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If you walk on a Florida beach or go boating near a mangrove shoreline  keep an eye for one of these:

As part of an independent oceanographic experiment (not affiliated with any institution), I released 500 thumb-sized vials from an undisclosed Florida location. Each of them carries a message: call home.

If you find them, call the phone number or email on the label. You will be asked where, when and in what condition you found the tiny messenger. Also, you will be asked to provide the code. Each one of them carries a unique code.

On December 15, 2012 all recovered codes will be entered in a raffle, for a chance to win a small reward.

Your participation will allow scientists like me to better understand oceanographic patterns in Florida’s coastal ecosystems.

Environmental impact

The vials are recycled plastic. Inside there’s a clear liquid which is double filtered freshwater, completely harmless.

Before conducting the oceanographic experiment, I made sure I minimized the environmental footprint of the experiment. Other oceanographers in the past have used glass in similar experiments. I decided glass will be too much of a hazard because it might break, and for that reason I chose plastic.

The plastic is clinical grade and recycled, so it does not release any chemicals and it’s inert (the kind of plastic used in high-precision medical tests). To account for plastic vials that won’t be recovered, I have already committed to additional coastal cleaning activities, on top of my regular beach cleaning I do on my weekends. I regularly collect plastic and other trash as I walk on the beach. I also collect trash when I go SCUBA diving: plastic, cans, fishing line, hooks, etc.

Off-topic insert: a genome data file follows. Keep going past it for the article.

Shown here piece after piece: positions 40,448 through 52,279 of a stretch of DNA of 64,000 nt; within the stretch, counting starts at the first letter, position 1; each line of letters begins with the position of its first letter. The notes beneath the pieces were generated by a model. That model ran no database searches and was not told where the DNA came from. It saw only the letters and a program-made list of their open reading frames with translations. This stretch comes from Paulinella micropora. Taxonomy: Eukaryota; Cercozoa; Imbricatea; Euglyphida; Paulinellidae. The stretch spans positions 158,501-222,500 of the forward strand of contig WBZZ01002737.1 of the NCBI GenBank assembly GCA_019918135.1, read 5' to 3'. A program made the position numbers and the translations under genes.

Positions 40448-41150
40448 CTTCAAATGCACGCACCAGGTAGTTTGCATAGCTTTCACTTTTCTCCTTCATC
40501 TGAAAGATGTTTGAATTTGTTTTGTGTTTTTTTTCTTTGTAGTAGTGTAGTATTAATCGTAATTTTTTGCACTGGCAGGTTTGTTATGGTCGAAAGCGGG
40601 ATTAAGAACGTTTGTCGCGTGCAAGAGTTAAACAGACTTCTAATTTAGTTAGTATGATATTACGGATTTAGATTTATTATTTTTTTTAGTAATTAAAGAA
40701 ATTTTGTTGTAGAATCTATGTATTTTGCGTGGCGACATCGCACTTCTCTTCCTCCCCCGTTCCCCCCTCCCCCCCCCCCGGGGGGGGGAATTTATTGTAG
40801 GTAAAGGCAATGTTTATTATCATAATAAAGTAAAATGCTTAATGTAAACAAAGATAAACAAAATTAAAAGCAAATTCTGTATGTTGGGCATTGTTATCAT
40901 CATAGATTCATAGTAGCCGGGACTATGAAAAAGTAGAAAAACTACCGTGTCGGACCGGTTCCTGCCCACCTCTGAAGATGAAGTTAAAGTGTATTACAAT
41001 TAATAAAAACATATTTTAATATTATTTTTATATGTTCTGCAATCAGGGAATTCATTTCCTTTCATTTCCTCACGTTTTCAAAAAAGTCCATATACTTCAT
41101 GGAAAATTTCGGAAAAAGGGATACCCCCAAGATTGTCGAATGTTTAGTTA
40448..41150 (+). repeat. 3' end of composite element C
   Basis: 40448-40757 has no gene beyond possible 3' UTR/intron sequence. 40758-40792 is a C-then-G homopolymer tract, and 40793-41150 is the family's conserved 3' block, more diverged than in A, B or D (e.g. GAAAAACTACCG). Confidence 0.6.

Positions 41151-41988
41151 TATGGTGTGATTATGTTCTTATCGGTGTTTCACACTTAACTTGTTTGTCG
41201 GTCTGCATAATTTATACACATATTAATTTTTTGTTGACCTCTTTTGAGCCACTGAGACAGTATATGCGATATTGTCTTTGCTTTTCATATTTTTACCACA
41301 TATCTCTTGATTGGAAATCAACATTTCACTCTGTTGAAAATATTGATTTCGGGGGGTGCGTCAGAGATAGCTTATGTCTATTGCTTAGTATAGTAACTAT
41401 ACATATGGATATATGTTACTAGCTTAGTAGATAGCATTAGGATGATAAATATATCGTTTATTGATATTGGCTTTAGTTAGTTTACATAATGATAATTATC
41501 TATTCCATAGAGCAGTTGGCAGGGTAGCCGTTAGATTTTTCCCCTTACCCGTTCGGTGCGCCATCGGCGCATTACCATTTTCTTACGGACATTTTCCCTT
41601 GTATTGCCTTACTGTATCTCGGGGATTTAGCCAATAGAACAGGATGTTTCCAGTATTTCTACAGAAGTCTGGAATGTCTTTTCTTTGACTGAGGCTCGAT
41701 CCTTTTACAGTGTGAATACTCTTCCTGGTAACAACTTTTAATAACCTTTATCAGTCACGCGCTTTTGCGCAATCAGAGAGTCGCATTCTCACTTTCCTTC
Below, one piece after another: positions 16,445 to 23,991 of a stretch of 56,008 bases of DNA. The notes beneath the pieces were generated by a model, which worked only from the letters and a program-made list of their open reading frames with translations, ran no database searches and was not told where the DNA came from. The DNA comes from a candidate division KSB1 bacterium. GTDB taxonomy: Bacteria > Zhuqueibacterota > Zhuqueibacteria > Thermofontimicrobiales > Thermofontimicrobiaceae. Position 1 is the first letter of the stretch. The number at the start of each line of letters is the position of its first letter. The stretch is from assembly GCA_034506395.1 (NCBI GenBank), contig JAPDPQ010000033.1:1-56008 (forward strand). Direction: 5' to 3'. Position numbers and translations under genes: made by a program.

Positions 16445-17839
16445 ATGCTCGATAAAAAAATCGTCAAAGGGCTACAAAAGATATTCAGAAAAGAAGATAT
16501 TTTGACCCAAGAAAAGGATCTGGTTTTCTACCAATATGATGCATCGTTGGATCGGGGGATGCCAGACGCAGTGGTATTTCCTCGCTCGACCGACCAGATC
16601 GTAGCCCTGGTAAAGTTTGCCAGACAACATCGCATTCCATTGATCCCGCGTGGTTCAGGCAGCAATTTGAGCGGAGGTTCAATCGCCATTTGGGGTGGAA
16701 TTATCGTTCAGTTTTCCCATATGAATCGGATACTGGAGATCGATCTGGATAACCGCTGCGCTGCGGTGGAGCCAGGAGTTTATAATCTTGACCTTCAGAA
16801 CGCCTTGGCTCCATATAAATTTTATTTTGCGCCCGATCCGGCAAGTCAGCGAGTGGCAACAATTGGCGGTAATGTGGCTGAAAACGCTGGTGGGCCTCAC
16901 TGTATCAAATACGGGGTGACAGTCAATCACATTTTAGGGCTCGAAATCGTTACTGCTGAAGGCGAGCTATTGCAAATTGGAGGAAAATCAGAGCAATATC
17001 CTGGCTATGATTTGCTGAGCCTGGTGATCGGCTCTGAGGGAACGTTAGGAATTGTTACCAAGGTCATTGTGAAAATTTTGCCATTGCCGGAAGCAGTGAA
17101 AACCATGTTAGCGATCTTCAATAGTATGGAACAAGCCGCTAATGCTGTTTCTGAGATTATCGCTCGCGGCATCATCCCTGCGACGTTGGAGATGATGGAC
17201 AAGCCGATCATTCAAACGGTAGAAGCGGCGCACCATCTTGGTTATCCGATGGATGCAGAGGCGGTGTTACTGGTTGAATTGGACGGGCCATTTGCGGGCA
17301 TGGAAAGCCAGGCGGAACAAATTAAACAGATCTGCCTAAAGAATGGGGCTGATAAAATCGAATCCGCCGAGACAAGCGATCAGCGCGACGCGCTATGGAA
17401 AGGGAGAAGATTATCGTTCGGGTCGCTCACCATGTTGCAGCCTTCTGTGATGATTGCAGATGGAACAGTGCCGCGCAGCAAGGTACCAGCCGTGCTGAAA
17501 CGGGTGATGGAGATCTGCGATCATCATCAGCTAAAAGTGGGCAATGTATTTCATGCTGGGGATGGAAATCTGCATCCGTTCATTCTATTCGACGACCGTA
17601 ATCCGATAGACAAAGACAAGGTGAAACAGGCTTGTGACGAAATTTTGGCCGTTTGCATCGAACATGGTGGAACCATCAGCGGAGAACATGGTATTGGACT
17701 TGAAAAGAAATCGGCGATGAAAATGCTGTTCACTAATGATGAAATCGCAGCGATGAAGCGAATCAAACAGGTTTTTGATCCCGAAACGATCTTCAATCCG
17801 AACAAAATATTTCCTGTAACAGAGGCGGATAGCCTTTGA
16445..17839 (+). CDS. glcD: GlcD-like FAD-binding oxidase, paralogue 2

As a rule, I modify oceanographic experiments so they are either pollution-free or I can remediate whatever minimal environmental footprint they might generate.

About a year ago, I presented my research at the International Marine Conservation Congress in Victoria, Canada. This was only the second time the  international marine conservation community met to develop new strategies for marine conservation science and policy.

At the Congress, I was interviewed by the team from Mission Blue, founded by world renowned deep sea explorer Dr. Sylvia Earle. I shared my views about the importance of marine conservation and where we are in terms of marine protected areas. The entire interview and an illustration are posted at the Mission Blue Blog.

It took the talent and creativity of artist Asher Jay to find a visual home for one of my quotes from the Mission Blue interview. A few days ago, Asher Jay opened her new art exhibit in New York: Message in a Bottle. Asher hand-painted  plastic PET bottles (post-consumer waste) using them as vessels to share the voices of individuals leading scientific research, conservation and policy change to ensure ocean life continues to flourish.

My message…

“We are part of the ocean.  If the oceans die, we die with them, so marine conservation is essential for our own survival. Every second breath you take comes from the ocean, so if you are against marine conservation you are only allowed to breathe from 9 am to 9 pm and the rest of the 12 hours you have you cannot breathe at all.”

… was paired with this bottle

Message in a Bottle by Asher Jay

There are 100 Ocean Voices in the exhibit, each one with a unique message and image. Both the images and the messages are a great source of inspiration.

There’s also a dedicated image gallery, for the entire exhibit.

If you are reading this blog, it means you are breathing. Half of the oxygen you are using comes from the ocean, produced by microscopic algae in the plankton. Tiny oxygen-producing natural factories. If you plan on continuing breathing for a while, I hope you find inspiration on how to do so in Message in a Bottle.

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